SOUTH AFRICA INVESTS ONE BILLION RAND ON REHABILITATING WETLANDS
The South African Department of Environmental Affairs’ Working for Wetlands Programme has invested 1.0 billion Rand (about 74.4 million US dollars) on rehabilitating 1,200 wetlands and in the process created 25,000 jobs and much needed training since 2004.
The department said here Wednesday that during the 2015/2016 fiscal year alone, the programme successfully managed to rehabilitate 123 wetlands. “In the 2015/2016 financial year, Working for Wetlands generated more than 220,000 person-days of which over 10,000 were training person-days. A total of 3,233 jobs were created in 2015/16 with a budget allocation of 110,601,659 Rand,” it added.
Wetlands are among the most threatened aquatic habitats in South Africa because of bad land management practices, such as effluent disposal, over-grazing, unsustainable crop production, pollution, urban development and erosion. These practices impact the water flow and quality which ultimately destroys the wetland, the department said.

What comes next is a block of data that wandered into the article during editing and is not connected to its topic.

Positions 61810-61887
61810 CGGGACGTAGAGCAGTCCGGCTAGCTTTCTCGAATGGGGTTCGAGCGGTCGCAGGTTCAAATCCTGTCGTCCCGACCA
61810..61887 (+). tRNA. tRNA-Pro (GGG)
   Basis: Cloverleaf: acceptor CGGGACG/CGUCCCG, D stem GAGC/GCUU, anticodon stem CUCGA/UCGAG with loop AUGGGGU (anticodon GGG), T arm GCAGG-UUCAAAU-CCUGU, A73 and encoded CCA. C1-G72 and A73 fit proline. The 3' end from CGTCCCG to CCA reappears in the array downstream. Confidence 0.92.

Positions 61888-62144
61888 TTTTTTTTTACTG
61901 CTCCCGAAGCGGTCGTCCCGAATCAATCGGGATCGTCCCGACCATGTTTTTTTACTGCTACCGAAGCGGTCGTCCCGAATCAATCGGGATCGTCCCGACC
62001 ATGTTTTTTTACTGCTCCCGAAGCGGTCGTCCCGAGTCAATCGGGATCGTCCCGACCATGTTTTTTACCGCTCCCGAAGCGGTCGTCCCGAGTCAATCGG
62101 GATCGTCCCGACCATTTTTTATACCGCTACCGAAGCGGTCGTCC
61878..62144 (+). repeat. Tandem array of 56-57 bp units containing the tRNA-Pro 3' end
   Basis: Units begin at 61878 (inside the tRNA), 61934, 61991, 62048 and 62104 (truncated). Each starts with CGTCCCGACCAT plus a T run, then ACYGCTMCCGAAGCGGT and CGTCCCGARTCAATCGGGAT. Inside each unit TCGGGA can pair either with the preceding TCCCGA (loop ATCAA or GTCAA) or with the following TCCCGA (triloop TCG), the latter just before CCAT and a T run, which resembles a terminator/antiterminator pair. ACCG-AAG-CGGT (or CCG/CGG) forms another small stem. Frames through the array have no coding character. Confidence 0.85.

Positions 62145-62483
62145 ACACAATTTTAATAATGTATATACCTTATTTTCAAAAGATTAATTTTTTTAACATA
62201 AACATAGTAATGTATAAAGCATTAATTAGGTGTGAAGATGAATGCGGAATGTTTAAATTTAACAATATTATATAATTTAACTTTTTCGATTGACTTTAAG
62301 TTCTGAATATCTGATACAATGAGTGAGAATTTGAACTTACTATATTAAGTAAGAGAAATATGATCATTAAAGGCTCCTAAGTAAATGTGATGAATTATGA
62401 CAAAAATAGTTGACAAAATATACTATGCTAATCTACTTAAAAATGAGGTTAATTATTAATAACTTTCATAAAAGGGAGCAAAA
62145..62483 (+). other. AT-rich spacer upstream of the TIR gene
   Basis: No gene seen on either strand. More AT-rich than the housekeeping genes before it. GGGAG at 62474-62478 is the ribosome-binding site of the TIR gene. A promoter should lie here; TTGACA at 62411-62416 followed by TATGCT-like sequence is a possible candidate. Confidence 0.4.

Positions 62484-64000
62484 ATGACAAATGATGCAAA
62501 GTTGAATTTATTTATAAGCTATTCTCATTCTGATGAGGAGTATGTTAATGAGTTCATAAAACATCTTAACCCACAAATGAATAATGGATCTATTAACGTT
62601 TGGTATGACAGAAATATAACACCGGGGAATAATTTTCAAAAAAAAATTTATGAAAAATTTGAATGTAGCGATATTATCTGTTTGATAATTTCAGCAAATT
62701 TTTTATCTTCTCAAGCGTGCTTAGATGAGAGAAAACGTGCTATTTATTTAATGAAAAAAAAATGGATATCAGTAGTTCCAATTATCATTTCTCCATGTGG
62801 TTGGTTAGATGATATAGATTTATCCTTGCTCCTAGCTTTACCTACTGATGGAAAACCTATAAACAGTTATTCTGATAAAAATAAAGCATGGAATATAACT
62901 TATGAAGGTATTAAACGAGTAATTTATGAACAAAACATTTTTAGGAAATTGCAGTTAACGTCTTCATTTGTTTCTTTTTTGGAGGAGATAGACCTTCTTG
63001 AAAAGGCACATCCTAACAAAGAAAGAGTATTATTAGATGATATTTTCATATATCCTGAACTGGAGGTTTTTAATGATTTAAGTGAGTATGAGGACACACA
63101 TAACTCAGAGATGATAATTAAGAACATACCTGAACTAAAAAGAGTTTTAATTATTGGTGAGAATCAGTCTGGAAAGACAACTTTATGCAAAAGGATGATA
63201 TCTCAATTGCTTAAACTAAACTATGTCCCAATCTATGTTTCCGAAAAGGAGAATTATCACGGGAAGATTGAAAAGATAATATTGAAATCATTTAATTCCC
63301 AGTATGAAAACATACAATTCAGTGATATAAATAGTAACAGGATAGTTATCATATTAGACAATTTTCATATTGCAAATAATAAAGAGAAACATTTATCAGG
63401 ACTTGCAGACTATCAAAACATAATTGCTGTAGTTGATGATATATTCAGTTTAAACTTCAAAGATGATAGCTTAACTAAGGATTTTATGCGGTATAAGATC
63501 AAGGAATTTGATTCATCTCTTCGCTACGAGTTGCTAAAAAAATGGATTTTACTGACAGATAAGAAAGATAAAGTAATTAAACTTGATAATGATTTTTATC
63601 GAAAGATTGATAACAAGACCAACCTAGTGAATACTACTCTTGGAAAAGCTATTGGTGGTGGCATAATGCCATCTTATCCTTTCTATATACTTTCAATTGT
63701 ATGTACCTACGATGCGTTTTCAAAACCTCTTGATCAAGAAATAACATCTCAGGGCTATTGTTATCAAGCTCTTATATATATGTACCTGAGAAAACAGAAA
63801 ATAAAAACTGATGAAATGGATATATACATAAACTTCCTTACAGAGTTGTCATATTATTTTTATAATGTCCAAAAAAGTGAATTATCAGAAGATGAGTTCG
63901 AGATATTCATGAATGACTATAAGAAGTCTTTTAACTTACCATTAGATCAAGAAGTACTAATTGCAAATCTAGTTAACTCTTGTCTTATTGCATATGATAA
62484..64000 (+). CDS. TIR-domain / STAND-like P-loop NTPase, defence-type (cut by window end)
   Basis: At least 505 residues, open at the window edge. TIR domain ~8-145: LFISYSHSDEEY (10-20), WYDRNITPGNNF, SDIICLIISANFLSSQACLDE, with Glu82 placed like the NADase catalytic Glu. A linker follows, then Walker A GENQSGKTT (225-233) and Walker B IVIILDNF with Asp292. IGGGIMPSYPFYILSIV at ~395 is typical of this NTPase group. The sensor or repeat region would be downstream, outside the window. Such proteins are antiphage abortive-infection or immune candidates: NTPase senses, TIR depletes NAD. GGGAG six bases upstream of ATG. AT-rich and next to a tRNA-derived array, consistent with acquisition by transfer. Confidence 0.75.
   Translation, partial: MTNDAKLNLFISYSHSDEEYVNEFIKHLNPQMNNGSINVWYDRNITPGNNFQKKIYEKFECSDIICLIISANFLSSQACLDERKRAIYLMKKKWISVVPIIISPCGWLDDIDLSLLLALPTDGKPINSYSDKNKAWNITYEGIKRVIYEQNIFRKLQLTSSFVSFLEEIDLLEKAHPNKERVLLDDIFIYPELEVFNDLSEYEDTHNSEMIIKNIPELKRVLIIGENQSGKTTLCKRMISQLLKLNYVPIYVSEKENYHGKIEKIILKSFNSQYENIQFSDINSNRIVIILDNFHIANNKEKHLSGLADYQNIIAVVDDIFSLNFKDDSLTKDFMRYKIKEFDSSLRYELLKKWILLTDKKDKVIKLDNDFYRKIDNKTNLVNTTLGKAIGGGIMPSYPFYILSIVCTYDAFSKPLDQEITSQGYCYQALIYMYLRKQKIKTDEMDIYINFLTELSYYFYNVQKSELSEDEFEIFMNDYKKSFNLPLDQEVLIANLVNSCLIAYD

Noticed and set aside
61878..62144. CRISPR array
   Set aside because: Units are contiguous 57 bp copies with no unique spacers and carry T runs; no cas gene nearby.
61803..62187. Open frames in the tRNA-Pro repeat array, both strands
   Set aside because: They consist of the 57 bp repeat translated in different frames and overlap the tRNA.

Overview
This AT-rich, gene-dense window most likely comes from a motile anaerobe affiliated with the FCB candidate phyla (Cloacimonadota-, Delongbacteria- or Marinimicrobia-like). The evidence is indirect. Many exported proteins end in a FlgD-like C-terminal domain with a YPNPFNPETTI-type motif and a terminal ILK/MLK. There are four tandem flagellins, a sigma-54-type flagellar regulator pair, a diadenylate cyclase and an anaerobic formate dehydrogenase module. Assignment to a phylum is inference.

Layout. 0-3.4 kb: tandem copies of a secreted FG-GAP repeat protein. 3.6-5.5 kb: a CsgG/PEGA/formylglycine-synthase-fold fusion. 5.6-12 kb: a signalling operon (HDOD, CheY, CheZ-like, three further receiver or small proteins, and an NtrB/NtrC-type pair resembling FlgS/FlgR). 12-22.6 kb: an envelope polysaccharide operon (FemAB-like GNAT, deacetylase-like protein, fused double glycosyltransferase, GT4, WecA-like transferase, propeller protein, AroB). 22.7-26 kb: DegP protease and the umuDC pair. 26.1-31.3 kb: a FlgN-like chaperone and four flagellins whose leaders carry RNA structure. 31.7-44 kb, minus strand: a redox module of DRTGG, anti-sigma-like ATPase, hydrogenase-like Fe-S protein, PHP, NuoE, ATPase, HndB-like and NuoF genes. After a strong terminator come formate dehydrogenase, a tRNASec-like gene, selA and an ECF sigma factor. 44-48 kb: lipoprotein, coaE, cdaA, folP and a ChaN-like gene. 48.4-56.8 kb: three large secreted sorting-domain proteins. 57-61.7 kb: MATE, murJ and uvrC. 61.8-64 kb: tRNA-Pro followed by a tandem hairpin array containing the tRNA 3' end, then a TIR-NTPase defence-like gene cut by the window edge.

They are ecologically important as they moderate water flow and regulate water quality. They store water during wet periods preventing floods and ensuring supply during droughts like the one South Africa is currently experiencing.
They also purify water and control soil erosion, the department added.
The Working for Wetlands Programme is aimed at protecting, promoting the wise-use and rehabilitating degraded wetlands all over the country. The programme started in 2000 with a small number of rehabilitation interventions, but has grown to involve over 450 interventions being implemented each year.
This is done on more than 120 wetlands per year in all the nine provinces. The impact of the interventions include concrete structures, earth structures, gabions and re-vegetation.
In order to increase its footprint, the programme is gradually moving into compliance, extension and beginning to target less degraded wetlands systems where simpler, smaller and cheaper interventions can be employed.
Currently, the bulk of the allocated budget goes into rehabilitation of degraded wetlands, and in the process jobs are created and skills are imparted to participants through training.
Some of the future plans include increasing the programmes footprint, expanding into other areas and finding simpler and cost effective interventions, as well as catchment level planning to optimise benefits to ecological infrastructure and maximise impact, institutional and policy collaboration and or partnerships.
Source: Nam News Network